There are two further gems along this section of the walk that should be checked out, the first is a section of rock standing tall above the torrent, a little unassuming if you didn't know it was there but chock full of history - this is Pulpud Huw Llwyd or Huw Llwyd's pulpit. On our visit, this rock was a little occluded by the natural growth around it, but it was still clear enough to make out. Huw Llwyd, or Huw Llwyd o Gynfal (believed to have lived from 1568-1630, although I could find no confirmation of either date), is a legendary figure known for an absolute myriad of different careers including soldier, poet and bard, preacher, astrologer, sorcerer (Dyn Hysbys) and exorcist. Huw called the nearby Cynfal Fawr his home and it is believed he build the modern-day Cynfal house on land he and his brother bought over the years; Pulpud Huw Llwyd is said to have been where he would meditate and people would have come to hear his sermons. Now, I couldn't find too much more about the man besides some references to his poetry and what little is known seems to be difficult to confirm but hey - that is what makes legends so fascinating, at least to me...
The next surprise is really a difficult one to miss, as you delve further along the gorge you will soon find yourself in the shadow of a giant and a really nice surprise if you aren't expecting it - a railway viaduct. This route snakes its way across the countryside before crossing the Afon Cynfal via this beautiful bridge, a grand piece of architecture likely dating back to the 1870s - it would have been wonderful to hear the chatter of a train pass by, but unfortunately, this is likely a section of the Blaenau-Ffestiniog to Bala Railway line that is now disused. This was a wonderful discovery and added a little something extra to an already amazing adventure.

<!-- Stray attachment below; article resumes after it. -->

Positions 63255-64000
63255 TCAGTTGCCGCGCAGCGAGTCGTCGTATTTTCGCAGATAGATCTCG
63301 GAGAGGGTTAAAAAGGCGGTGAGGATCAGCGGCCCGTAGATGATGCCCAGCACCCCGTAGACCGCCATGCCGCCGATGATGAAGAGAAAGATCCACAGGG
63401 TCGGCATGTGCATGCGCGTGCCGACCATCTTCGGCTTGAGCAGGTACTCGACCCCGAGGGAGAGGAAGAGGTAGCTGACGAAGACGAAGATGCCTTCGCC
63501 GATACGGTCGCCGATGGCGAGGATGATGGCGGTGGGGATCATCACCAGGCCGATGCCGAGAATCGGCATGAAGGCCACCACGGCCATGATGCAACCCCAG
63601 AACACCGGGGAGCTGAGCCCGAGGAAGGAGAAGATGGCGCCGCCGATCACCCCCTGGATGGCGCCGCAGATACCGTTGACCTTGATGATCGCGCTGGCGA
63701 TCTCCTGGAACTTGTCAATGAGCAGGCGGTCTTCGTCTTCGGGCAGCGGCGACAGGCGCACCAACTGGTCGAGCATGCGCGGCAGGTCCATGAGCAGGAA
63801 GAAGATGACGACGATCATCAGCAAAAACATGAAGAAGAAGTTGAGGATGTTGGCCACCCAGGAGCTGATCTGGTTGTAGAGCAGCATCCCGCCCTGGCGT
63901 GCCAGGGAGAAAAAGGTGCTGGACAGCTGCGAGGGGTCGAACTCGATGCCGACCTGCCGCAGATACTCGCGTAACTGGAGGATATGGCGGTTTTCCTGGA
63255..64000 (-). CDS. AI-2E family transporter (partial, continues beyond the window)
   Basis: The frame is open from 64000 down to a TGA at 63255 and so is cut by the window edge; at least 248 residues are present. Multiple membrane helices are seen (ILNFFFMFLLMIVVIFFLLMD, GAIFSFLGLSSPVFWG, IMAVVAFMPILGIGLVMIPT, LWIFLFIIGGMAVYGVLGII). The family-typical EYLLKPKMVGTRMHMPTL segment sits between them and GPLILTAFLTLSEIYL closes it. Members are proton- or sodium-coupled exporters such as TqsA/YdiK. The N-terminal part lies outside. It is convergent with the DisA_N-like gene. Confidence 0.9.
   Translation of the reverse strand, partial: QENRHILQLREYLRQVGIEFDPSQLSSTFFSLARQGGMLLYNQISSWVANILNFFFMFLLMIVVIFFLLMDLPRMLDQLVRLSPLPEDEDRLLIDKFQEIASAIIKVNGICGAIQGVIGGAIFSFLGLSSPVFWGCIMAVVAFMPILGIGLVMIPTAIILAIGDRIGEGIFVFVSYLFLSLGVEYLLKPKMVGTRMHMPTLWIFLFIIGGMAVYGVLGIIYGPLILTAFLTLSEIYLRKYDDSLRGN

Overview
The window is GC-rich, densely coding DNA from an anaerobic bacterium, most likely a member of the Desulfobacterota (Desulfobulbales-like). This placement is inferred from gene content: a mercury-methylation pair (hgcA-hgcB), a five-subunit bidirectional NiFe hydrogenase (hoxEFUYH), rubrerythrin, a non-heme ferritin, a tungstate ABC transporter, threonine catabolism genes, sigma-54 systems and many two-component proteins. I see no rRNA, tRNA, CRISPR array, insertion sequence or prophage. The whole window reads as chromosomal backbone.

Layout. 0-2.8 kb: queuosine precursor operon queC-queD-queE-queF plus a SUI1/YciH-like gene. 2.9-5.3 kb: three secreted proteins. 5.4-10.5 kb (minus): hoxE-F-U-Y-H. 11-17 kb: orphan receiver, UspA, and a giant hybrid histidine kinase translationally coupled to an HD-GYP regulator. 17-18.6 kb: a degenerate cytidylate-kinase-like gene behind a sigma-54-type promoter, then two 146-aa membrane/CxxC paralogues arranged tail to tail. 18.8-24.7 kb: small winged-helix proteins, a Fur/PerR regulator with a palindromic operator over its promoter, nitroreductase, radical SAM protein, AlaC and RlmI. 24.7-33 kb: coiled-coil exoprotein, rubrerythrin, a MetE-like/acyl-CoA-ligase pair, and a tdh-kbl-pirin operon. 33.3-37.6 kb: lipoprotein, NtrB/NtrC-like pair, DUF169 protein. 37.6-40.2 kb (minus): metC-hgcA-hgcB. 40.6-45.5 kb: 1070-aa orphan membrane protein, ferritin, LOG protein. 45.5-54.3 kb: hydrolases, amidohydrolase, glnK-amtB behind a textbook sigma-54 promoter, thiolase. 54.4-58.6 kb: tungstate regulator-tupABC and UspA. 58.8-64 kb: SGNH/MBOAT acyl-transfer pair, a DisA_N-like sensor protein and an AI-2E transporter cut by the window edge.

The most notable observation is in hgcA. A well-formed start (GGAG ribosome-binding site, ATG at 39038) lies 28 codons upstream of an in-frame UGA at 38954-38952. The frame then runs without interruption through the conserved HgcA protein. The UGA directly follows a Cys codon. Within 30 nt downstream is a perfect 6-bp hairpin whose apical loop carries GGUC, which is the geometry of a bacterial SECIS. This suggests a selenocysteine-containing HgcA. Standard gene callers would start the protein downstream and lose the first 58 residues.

With that you can continue on with your adventure - nothing you encounter going forwards is likely to catch you off guard, just more dirt and mud tracks with occasional rocky sections to contend with. That said, the Cynfal gorge and river will continue to impress and the dense woodlands will keep the natural ambience going alongside you as you journey onwards. Once you pass by a little set of steps over a traditional Welsh stone wall you will have reached the turn-off from the river. On your right will be a clearing in the trees that will lead you out onto a single-track country lane - you can either double back on yourself from here and enjoy the Afon Cynfal once again or add on this little extra walk which offers stunning views towards the Moelwynion range overlooking Blaenau Ffestiniog. Take a right and you will be following the track between farmland for a while until you pass by the ruin of an ancient farmhouse, just a short walk beyond that is a gate that leads into the fields - head straight down the hillside keeping the wall close on your right and you will spot a gate at the bottom before long. The path winds down a little further, cutting under trees and through nature before returning you to familiar paths just a short distance from the footbridge. Retrace your footsteps to return to the start and you will have completed this wonderful woodland walk.
What an absolutely amazing walk this was, from the impressive Afon Cynfal and its staggering gorge to all of the spectacular bits of nature along the way this is a great little loop that should not be missed. On your return, you should take a load off by following the gated path alongside the church and up to the benches - this is a perfect little picnic spot to round out your adventure with even more amazing views out towards the Moelwynion range. If you haven't had your fill of walking after this trip then you could always explore the other routes mentioned on the board, or go adventuring beyond the town to some of the brilliant spots around the area. It is no secret that we love both Cwmorthin and Stwlan Dam in the neighbouring Blaenau Ffestiniog, plus if you want to head south you could always take a tour of Llyn Trawsfynydd or another beautiful waterfall walk at Ceunant Llennyrch. The beauty of the A470 is because it forms the spine of Wales you could have adventures anywhere from Llandudno to Cardiff - sounds like there is the potential for a seriously grand day out to me!